Forest bathing corridor to help de-stress students
Constantly surrounded by concrete, gadgets and pressure, urban life is transforming at a staggering pace. But despite this apparent progress we have erected barriers between ourselves and nature, which often has the healing power to rejuvenate and refresh us.
To reduce carbon footprint and revitalize the environment and students, the Indian High School today hosted the first course of exploration of the Urban Forest developed in its premises. Known as the Forest Bathing corridor that spans an area of 30,000 sq ft, the 1km long green sanctuary is divided in 6 zones - Ghaf Avenue, Madhuban, Green Heart (h), Enchanted Forest, Pluck, and the Sophrology SenTer.
Forest bathing or Shinrin-yoku is the practice of taking a short, leisurely visit to a forest for health benefits. The school has planted 2,000 saplings - horizontally and vertically on its premises. These consist mainly of ghaf tand banyan trees that were picked for their benefits as well as cultural significance in the UAE and India.
Each zone has a meaning and significance especially created to soothe senses and relieve stress. A large variety of trees and plants have been planted to engage students, including learning about the species of trees, learning how to care for them, with scope for research. There is also a patch for students to grow their own vegetables. Pet therapy is also an integral part of the project. A meditation and Yoga Centre (called the Sophrology SenTer), a Mindfulness Centre and a Chinese Tea Area have also been embedded in the green arcade.
"We gather here to mark two occasions, the Year of Giving and second to mark India@70 that marks celebrations of India's 70th anniversary this year. Whenever we do something for the humanity and the world, we benefit too from it. UAE and India are both committed to the Paris Agreement on climate change that lays out commmitments for nations to limit their greenhouse-gas emissions and contain the impact of global warming. And today's event marks our baby steps towards to achieve the target set at the Paris Agreement - to save our planet and make it greener. This green corridor serves as IHS' contribution in giving back to nature," said Sunil Umrao Singh, chairman of IHS.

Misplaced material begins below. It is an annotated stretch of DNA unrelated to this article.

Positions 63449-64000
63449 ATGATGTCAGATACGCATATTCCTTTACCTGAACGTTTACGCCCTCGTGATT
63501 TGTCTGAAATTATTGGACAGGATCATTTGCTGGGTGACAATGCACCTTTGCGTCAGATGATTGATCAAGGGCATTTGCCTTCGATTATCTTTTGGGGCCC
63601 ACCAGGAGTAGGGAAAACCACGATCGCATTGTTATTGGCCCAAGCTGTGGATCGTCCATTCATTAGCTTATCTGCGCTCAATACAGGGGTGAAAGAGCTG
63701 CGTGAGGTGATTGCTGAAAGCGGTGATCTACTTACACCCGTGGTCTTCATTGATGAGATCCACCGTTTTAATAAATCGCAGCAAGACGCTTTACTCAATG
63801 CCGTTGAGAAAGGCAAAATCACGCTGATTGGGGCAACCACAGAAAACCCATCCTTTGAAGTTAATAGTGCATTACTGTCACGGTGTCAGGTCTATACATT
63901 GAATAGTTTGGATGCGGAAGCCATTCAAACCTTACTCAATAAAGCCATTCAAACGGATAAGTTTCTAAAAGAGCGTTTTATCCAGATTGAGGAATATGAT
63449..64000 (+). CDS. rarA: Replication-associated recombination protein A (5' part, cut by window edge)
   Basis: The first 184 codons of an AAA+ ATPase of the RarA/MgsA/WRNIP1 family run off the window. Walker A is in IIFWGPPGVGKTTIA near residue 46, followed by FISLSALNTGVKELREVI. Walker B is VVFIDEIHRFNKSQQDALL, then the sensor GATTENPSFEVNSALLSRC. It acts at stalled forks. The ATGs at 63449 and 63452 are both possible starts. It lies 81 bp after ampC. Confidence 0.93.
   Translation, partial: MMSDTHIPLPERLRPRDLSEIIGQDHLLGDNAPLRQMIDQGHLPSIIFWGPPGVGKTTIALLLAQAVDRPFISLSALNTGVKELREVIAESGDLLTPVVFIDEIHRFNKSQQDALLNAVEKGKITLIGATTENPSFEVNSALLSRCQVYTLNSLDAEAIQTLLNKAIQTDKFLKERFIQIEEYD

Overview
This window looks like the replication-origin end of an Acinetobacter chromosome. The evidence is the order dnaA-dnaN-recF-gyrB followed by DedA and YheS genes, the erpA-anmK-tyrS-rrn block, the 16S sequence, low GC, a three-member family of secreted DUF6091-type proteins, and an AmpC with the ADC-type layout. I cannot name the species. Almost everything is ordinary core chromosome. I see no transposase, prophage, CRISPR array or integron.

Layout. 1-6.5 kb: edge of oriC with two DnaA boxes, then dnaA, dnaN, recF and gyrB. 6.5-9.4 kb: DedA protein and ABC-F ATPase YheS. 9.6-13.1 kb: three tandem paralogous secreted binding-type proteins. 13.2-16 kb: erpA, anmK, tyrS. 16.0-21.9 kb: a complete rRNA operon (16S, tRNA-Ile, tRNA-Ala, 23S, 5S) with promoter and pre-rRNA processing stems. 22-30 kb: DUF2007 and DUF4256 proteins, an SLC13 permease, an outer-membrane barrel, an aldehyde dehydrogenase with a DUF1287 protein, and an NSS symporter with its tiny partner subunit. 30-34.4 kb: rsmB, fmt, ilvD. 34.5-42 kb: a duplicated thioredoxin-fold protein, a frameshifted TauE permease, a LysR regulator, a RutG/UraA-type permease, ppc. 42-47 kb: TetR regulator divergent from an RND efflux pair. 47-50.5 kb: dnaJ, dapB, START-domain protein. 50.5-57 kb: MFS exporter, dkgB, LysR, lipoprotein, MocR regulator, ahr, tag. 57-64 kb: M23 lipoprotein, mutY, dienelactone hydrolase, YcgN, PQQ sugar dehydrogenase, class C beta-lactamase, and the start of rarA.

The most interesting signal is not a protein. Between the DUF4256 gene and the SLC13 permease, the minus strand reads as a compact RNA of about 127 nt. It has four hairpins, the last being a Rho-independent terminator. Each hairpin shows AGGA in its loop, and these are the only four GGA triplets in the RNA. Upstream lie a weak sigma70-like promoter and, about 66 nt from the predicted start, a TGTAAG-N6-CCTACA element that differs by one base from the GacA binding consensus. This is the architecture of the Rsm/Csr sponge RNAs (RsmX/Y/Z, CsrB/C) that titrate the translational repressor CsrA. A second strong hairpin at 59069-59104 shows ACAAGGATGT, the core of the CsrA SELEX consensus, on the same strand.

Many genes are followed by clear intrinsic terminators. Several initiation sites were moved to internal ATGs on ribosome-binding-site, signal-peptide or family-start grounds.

The event saw a troupe of Indian dancers and musicians from the school welcome the chief guests Dr Thani Ahmed Al Zeyoudi, UAE's Minister for Climate Change and Environment, UAE; Dr Abdulla al Karam, chairman of the Board of Directors and Director General, KHDA and Vipul, Consul General of India to UAE, with traditional Indian dances. The minister and CG of India also then planted a couple of saplings on the school premises.
"The idea of reducing the carbon footprint and turning towards sustainable development and renewable energy is the need of the hour. IHS' Urban Forest is a step ahead in the direction," said CGI Vipul.
The Forest Bathing Corridor will continue to see addition of more plants and trees, and aims to grow into a little wild sanctuary eventually resembling a miniature forest.
Calling it a walkway to relieve stress, boost mindfulness and introducing wellness in students, Ashok , CEO, said : "The move aims at enhancing growth, good health, studies, of our future citizens, our children. Children are mostly indoors, sitting in AC rooms, or travelling in buses or stressing about studies, and we wanted to do something beneficial for them and for the environment and that's why the whole idea of forest bathing came along so they can relax, de-stress and connect with nature which heals you. This green sanctuary for the IHS family and the community - is our ode to the Year of Giving initiative and the Indian consulate's India@70 programmes, Dr. Ashok Kumar, CEO, HIS told Khaleej Times.